As the weeks and months passed after my first solo kayak race on the Tye River, I realized that I needed a faster boat if I was going to truly compete with some of the top, local paddlers. I began my search for a fast ocean kayak.
It did not take long for a used Necky Looksha IV to show up on Craigslist and it seemed to fit the bill. A skinny (at least I though so at the time at 22.5″ wide), fast ocean kayak was just the ticket I needed! I paid the man his money and was driving home with a real 17′ long ocean kayak. Nothing could stop me now!
Once again, kayaking buddy Konrad told me about yet another race. This one was the Wye Island Regatta up in Maryland. It is primarily a rowing event but it also has a kayak race component to it. It was to be a roughly 12-mile race around Wye Island in the Chesapeake Bay. I, of course, said yes, and then realized that maybe some training would be a good idea since that would be the longest race I had ever attempted.
So I hit the local reservoir and paddled as fast as I could as much as I could. I was in awe of how fast this boat was and how much better it glided with the same paddling effort. At some point I realized the type of paddle I used probably had some impact so I went out and bought myself the paddle with the largest blade surface I could find since I figured that would grab the most water. So with a brand new Werner Corryvrecken paddle, I trained and prepared for my first flat water race.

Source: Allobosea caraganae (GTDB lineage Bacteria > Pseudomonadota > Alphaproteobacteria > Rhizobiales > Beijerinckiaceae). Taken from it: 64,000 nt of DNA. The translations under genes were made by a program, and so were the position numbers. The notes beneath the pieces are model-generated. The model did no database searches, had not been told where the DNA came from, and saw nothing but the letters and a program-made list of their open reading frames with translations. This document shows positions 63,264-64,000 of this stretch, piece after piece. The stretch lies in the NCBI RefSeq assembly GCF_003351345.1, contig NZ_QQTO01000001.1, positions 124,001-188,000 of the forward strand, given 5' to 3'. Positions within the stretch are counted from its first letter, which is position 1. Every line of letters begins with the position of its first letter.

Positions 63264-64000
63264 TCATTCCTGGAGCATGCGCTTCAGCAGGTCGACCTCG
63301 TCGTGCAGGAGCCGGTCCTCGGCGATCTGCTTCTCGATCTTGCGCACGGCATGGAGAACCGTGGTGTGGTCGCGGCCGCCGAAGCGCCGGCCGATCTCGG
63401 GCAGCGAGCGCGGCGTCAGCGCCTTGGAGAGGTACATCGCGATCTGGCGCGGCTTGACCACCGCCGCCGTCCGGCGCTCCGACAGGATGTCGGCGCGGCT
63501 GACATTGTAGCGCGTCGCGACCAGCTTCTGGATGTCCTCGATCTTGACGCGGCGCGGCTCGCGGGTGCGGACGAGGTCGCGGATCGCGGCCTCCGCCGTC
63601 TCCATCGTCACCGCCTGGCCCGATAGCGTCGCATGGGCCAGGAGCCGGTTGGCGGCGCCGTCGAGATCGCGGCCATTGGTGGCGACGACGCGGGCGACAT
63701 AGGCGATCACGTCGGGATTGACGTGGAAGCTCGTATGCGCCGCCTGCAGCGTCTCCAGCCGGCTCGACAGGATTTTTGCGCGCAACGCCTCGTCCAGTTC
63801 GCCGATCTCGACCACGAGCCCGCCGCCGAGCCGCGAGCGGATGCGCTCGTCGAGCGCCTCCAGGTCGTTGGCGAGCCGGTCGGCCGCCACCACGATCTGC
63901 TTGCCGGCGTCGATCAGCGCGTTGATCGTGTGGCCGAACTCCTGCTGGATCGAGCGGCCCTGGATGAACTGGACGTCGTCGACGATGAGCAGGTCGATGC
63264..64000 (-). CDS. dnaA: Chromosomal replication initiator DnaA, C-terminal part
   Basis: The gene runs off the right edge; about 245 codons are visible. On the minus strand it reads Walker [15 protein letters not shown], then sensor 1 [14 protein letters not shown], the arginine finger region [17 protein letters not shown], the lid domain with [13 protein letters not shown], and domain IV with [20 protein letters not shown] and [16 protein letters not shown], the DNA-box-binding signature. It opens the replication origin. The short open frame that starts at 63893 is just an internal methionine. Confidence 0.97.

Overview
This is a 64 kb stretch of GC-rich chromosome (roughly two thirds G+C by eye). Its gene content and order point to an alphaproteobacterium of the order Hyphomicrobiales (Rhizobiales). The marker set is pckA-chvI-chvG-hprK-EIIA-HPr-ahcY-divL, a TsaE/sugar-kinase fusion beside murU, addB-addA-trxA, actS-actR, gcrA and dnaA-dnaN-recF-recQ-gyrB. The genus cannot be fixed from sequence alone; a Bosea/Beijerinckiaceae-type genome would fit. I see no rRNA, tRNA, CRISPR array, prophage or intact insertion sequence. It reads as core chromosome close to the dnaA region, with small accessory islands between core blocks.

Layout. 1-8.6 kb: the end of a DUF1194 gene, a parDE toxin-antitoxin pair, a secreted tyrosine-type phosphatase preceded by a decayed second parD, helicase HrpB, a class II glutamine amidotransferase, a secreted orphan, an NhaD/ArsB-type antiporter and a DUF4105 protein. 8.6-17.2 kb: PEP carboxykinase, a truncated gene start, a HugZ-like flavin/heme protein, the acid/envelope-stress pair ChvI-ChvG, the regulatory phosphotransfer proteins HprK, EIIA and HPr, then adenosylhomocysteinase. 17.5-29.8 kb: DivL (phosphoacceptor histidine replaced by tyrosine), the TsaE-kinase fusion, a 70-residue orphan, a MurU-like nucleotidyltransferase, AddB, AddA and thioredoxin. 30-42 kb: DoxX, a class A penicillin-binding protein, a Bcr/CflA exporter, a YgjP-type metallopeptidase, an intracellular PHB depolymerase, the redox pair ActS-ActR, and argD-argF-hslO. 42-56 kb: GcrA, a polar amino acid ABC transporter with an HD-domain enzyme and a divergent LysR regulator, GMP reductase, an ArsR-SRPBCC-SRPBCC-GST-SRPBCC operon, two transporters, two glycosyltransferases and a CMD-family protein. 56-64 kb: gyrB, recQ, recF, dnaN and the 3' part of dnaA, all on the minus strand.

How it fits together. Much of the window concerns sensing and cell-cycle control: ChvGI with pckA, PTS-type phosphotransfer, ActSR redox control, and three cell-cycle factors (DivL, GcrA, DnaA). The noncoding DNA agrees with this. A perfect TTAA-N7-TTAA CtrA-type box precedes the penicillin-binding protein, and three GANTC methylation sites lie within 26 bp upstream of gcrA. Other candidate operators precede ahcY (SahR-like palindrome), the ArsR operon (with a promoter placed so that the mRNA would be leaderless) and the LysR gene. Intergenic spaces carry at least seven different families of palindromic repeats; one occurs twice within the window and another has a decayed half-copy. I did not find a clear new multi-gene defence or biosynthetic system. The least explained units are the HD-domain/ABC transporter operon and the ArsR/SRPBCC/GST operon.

Race day came and I was excited. I was confident that I was unstoppable.
I came in second in a field of three in my specific category that day, less than 3 minutes behind the top place finisher. I felt good about that but again, I started paying more attention to the types of boats that other people used. My boat measured in at just under 17′ long so I raced in the recreational single category. As I walked around the launch area prior to and after the race, I saw all types of boats. Many of them were longer and skinnier than mine and some were made out of what I thought were weird materials. Fiberglass. Kevlar. Even carbon fiber. Who were these people and why did they own such exotic boats?
Konrad did well that day in the Fast Touring Single category. He took second in his category but his time was a full 10 minutes faster than mine. This was a race on flat water so reading a river and avoiding obstacles had no impact on time. This was a flat out speed race and, clearly, maybe there was more to this boat design/construction thing than I thought. I thought I’d be the fastest thing on water and the times posted in the top kayak category, Racing Singles, were some 30 minutes faster than my time.
Konrad & I paddling back in after the race
Once again, I took mental notes but still figured that the best paddler always wins regardless of boat type–as long as one paddled with a boat very similar to others.
I was never more right and more naive at the same time.